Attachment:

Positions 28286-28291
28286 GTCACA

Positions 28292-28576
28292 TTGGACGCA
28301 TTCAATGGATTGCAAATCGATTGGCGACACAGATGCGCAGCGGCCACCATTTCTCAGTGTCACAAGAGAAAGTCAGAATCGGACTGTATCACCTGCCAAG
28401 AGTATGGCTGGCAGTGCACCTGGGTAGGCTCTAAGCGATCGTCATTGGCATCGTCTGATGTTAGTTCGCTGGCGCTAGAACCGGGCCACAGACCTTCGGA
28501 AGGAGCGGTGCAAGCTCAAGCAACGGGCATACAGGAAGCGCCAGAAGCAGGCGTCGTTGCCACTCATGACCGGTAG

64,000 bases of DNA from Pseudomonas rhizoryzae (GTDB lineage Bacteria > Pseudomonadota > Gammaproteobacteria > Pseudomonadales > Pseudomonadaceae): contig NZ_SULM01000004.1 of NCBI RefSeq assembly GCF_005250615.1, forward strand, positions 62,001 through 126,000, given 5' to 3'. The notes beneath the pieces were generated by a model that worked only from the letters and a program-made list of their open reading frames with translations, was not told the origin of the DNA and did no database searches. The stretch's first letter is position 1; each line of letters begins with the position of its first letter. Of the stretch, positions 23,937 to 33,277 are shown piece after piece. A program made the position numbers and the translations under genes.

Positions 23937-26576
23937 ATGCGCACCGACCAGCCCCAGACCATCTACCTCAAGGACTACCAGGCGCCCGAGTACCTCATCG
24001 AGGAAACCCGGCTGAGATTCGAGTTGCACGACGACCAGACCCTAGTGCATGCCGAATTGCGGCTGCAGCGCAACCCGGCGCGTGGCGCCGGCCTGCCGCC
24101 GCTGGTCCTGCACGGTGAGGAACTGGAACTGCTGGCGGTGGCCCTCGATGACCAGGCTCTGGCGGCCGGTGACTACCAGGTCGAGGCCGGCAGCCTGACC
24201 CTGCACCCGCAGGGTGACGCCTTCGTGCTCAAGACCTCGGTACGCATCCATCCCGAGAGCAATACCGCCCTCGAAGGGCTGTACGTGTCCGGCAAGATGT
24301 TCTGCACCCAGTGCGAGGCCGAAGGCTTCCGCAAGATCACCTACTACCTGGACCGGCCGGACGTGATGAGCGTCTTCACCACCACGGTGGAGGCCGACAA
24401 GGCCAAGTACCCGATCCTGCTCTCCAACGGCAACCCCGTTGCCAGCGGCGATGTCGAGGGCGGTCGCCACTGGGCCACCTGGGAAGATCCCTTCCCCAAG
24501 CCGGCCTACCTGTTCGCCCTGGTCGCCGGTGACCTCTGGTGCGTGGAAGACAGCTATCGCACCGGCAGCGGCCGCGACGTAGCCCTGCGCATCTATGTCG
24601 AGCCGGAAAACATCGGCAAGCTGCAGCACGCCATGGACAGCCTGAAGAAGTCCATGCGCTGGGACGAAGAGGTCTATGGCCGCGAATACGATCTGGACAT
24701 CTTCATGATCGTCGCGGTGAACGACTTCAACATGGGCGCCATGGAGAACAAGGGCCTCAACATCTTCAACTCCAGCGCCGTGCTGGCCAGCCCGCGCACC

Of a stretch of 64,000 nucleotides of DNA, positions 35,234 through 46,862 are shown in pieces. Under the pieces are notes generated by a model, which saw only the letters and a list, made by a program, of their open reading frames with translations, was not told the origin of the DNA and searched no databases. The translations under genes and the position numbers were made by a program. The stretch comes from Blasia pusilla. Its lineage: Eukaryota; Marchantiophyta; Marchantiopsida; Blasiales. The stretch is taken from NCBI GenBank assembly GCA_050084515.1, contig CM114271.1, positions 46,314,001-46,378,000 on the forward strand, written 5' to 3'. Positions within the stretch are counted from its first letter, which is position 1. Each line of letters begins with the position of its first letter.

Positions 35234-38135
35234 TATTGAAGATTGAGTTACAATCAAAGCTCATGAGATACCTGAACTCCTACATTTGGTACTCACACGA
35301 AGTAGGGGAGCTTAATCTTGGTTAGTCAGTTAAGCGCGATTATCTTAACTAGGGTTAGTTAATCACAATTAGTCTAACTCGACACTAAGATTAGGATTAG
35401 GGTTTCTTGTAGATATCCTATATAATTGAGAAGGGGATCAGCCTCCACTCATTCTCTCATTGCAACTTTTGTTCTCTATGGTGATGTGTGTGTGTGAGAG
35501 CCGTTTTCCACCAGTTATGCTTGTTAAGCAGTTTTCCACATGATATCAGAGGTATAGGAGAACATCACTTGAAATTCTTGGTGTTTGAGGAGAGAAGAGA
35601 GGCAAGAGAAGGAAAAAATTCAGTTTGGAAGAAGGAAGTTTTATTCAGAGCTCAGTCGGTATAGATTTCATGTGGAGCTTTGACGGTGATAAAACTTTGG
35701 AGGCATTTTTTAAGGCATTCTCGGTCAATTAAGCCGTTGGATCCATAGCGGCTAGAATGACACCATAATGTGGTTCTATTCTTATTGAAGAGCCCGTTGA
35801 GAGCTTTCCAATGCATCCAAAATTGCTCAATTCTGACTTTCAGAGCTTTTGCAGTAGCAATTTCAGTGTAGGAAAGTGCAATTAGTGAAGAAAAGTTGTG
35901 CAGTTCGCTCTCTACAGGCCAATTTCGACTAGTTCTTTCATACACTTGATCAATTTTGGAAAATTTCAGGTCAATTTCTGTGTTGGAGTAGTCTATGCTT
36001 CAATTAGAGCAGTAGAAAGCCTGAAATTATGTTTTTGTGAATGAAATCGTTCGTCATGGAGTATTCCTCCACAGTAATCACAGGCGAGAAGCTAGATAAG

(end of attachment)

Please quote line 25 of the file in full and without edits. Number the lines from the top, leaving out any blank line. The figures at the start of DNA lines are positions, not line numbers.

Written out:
35601 GGCAAGAGAAGGAAAAAATTCAGTTTGGAAGAAGGAAGTTTTATTCAGAGCTCAGTCGGTATAGATTTCATGTGGAGCTTTGACGGTGATAAAACTTTGG